You will also find that our guides don't do this work day in, day out; rather, they typically have a second or even third career, and do the guiding basically "for the fun of it". This is good for them. It is good for you, too.
We have a code of conduct that our guides subscribe to:
- Treat your guests as friends. Because if you do, they'll be your friends.
- Be available at all times. Guides work 24 hours a day - and that's the bare minimum.
- Listen to requests. Be flexible. Make it happen. Guides are expected to work miracles, if not more.
- You will not be judged just by your knowledge. Rather, by the way in which you make your knowledge available and palatable to your guests.
- There are no stupid questions your guests can ask. Only stupid answers you can give.
- You receive a fair salary. Therefore...
…strictly no "hunting for commissions" in souvenir stores. Take your guest to the stores that offer them the best value - not to those that offer you the best commission.
... strictly no selling of extra side trips. In the case that extras are requested, you will only charge costs that are actually incurred, e.g. admission fees that were not originally included in the tour package.
... strictly no "fishing for tips". If you receive a tip, it must be a genuine token of appreciation for your work.
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Little extras mean a lot
How does one actually experience a foreign country? What can possibly generate the feeling that expresses itself in statements like "I've really been there", said with a little sparkle in the eye. We think it's a variety of things that can bring this about.
Firstly, we don't restrict you, our customer, to viewing the country through the window of your tour bus, occasionally herding you to some sight, or (worse still) to a prearranged visit of an overpriced souvenir shop. This is, of course, not to say that we object to visiting sights, nor do we wish to talk you out of buying souvenirs. It's just that we don't stop there. In our minds, experiencing a foreign culture is not just seeing it, but also listening to it, tasting it, smelling it, feeling it, being involved in it.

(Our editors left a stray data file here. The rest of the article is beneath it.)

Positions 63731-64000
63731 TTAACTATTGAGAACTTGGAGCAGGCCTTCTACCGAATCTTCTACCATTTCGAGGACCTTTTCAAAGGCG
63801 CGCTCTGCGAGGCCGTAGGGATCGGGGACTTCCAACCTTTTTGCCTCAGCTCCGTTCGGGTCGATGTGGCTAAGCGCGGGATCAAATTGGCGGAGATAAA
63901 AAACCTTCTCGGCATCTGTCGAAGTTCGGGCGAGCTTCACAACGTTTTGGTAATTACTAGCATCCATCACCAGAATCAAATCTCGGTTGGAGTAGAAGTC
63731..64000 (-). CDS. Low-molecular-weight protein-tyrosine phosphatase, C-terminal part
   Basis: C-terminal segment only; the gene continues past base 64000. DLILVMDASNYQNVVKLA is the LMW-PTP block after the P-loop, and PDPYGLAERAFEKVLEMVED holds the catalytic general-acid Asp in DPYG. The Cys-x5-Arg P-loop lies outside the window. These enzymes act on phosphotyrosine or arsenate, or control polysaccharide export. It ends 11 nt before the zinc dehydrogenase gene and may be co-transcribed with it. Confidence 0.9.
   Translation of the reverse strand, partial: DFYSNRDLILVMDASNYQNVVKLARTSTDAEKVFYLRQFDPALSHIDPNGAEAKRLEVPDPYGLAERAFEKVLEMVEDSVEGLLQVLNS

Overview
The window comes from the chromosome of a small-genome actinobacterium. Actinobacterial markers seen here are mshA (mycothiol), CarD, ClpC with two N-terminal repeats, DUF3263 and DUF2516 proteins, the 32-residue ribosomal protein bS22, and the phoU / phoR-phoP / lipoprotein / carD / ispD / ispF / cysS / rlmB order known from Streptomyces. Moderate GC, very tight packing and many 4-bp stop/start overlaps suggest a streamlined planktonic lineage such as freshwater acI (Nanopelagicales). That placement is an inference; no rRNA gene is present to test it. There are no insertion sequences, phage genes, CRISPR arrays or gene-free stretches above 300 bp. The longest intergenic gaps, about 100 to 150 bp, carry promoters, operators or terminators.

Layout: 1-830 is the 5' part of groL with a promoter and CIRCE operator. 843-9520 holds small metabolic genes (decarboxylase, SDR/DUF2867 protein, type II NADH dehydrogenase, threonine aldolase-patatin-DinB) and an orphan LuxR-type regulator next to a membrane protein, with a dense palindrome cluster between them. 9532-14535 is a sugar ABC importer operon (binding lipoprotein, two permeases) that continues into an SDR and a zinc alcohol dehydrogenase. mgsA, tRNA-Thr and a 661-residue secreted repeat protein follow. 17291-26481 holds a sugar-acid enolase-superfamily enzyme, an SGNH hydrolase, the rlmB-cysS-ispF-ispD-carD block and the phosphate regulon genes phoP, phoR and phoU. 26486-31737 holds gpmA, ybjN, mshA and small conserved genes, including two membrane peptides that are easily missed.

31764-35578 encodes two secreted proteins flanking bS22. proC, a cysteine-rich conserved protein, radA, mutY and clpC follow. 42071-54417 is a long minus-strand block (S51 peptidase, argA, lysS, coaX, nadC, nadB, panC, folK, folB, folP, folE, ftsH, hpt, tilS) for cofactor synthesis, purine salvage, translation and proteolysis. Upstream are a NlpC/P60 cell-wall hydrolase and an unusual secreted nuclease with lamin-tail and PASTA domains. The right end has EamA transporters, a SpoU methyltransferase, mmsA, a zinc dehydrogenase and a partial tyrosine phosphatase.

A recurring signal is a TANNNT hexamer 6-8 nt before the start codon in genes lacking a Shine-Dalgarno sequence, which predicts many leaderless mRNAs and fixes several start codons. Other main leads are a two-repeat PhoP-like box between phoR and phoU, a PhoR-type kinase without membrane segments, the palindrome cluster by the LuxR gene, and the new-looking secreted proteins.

So here is a little box of tricks we use to make it happen:
The guide will bring along music that belongs to the country and area you're traveling in. (None of our groups has ever approached Salzburg, Austria without listening to Mozart's Kleine Nachtmusik).
Your guide will bring all kinds of treats and samples on the bus. You'll get candy typical of the country, like the little guys on the right. Fruit that happens to be sold along the roadside. Brandy that is distilled in the area. Bacon in the Black Forest. Marzipan in Lübeck. Ginger bread in Nürnberg. And. And. And. (One of our guides was recently seen "borrowing" a bunch of grapes from a vineyard on the Rhine - just to let his group taste...)
Your guide will also take you to places and events as and when the chance arises. This may be an open air concert in front of a castle in Munich. A wedding in a gothic church on a Saturday morning. A wine festival that happens to be on in a village on the Mosel. A visit to an interesting factory like the Steiff establishment, where the famous teddy bears are made. (Good shopping there, too.) A visit to the BMW car plant in Munich. A brewery perhaps. A winery. A traditional lace making workshop. A family in the Erzgebirge who produce those wonderful nutcrackers literally in their living room.
These are but a few examples. More will appear as the tour unfolds. But rest assured: You will experience, with all your senses, the area you are in.
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Now that you are already familiar with the major features of our approach, it will come as little surprise to you that the food on our tours is also special.
We like to include typical dishes of the area. Some you will have heard of, or even tried at home. Others will perhaps be new to you. It goes without saying that we will not visit the Rhine without offering Sauerbraten. When in Bavaria, somewhere along the line dumplings will most certainly appear on the dinner schedule. In Austria, our first choice is always a Wiener Schnitzel. Spätzle, Kasseler, Roularden, Sauerkraut, and dozens of other specialties are all candidates for your dinner schedule.
We also carefully co-ordinate dinners so that no repetitions occur. Something you would do for your visiting friends, too, wouldn't you? Well - many tour operators simply don't.